Two colliding neutron stars – each the super-dense core of an exploded star – produced a burst of gravitational waves when they merged into a “supramassive” neutron star. We found that two and a half hours later they produced an FRB when the neutron star collapsed into a black hole.
Or so we think. The key piece of evidence that would confirm or refute our theory – an optical or gamma-ray flash coming from the direction of the fast radio burst – vanished almost four years ago. In a few months, we might get another chance to find out if we are correct.
Brief and powerful
FRBs are incredibly powerful pulses of radio waves from space lasting about a thousandth of a second. Using data from a radio telescope in Australia, the Australian Square Kilometre Array Pathfinder (ASKAP), astronomers have found that most FRBs come from galaxies so distant, light takes billions of years to reach us. But what produces these radio wave bursts has been puzzling astronomers since an initial detection in 2007.
The best clue comes from an object in our galaxy known as SGR 1935+2154. It’s a magnetar, which is a neutron star with magnetic fields about a trillion times stronger than a fridge magnet. On April 28 2020, it produced a violent burst of radio waves – similar to an FRB, although less powerful.
Astronomers have long predicted that two neutron stars – a binary – merging to produce a black hole should also produce a burst of radio waves. The two neutron stars will be highly magnetic, and black holes cannot have magnetic fields. The idea is the sudden vanishing of magnetic fields when the neutron stars merge and collapse to a black hole produces a fast radio burst. Changing magnetic fields produce electric fields – it’s how most power stations produce electricity. And the huge change in magnetic fields at the time of collapse could produce the intense electromagnetic fields of an FRB.
The search for the smoking gun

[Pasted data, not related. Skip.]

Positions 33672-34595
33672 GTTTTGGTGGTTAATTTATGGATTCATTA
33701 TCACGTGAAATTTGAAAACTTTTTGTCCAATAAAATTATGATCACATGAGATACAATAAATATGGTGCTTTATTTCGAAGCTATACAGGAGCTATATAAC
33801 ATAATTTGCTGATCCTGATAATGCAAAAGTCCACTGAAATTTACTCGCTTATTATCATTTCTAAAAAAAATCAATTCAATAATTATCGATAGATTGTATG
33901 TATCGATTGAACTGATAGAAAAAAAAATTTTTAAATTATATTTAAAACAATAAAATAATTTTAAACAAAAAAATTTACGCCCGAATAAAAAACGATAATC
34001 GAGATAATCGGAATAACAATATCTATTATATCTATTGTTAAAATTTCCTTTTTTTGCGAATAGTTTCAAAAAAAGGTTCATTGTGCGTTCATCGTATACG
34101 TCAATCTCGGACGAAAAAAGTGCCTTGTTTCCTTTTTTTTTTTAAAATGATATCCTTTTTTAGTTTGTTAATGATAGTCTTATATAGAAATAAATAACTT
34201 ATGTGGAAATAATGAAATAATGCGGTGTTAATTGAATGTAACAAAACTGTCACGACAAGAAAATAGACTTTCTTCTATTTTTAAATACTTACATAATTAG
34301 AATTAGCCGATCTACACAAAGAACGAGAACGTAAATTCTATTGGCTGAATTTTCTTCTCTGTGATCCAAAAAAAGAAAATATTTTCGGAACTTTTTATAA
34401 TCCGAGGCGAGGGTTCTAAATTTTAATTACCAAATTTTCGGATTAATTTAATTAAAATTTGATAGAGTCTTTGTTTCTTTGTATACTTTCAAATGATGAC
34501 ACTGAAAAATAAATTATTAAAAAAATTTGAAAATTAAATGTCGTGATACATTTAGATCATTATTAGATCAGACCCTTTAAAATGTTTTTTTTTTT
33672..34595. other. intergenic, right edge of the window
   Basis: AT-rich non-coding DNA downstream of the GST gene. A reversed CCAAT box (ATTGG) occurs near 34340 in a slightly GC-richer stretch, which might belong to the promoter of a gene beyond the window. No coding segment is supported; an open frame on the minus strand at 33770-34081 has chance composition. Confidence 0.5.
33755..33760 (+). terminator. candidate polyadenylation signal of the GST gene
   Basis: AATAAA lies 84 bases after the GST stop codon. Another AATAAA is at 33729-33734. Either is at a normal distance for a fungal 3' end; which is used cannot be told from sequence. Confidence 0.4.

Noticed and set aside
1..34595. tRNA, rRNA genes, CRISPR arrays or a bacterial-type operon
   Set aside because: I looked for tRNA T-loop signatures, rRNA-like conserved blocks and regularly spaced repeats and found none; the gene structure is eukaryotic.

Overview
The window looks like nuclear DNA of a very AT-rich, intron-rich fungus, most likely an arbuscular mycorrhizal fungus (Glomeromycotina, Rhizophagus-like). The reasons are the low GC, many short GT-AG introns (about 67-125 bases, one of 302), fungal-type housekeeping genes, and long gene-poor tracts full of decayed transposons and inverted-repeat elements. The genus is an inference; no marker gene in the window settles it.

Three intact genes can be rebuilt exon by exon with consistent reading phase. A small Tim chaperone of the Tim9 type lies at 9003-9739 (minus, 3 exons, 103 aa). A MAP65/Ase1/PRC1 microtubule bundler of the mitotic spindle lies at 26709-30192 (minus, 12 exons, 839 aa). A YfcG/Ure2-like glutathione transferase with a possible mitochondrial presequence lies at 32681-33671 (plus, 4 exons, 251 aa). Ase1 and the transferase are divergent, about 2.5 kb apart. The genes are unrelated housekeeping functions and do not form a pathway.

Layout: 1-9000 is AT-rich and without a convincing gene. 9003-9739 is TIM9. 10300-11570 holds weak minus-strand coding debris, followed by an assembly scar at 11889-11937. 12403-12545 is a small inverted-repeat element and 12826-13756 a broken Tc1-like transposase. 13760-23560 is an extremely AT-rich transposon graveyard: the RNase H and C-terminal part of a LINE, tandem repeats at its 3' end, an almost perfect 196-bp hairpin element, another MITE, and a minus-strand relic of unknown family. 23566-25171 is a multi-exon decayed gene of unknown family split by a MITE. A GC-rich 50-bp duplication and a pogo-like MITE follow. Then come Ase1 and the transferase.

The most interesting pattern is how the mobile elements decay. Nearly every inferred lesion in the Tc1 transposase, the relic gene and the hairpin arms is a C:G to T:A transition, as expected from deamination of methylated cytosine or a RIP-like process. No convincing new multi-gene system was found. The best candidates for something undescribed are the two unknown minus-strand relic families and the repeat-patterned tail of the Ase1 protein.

To test this idea, Alexandra Moroianu, a masters student at the University of Western Australia, looked for merging neutron stars detected by the Laser Interferometer Gravitational-Wave Observatory (LIGO) in the US. The gravitational waves LIGO searches for are ripples in spacetime, produced by the collisions of two massive objects, such as neutron stars.
LIGO has found two binary neutron star mergers. Crucially, the second, known as GW190425, occurred when a new FRB-hunting telescope called CHIME was also operational. However, being new, it took CHIME two years to release its first batch of data. When it did so, Moroianu quickly identified a fast radio burst called FRB 20190425A which occurred only two and a half hours after GW190425.
Exciting as this was, there was a problem – only one of LIGO’s two detectors was working at the time, making it very uncertain where exactly GW190425 had come from. In fact, there was a 5% chance this could just be a coincidence.
Unlikely to be a coincidence
However, the critical clue was that FRBs trace the total amount of gas they have passed through. We know this because high-frequency radio waves travel faster through the gas than low-frequency waves, so the time difference between them tells us the amount of gas.
Because we know the average gas density of the universe, we can relate this gas content to distance, which is known as the Macquart relation. And the distance travelled by FRB 20190425A was a near-perfect match for the distance to GW190425. Bingo!
So have we discovered the source of all FRBs? No. There are not enough merging neutron stars in the Universe to explain the number of FRBs – some must still come from magnetars, like SGR 1935+2154 did.
And even with all the evidence, there’s still a one in 200 chance this could all be a giant coincidence. However, LIGO and two other gravitational wave detectors, Virgo and KAGRA, will turn back on in May this year, and be more sensitive than ever, while CHIME and other radio telescopes are ready to immediately detect any FRBs from neutron star mergers.
In a few months, we may find out if we’ve made a key breakthrough – or if it was just a flash in the pan.
- is a Senior Lecturer (astronomy and astroparticle physics), Curtin University
- This article first appeared on The Conversation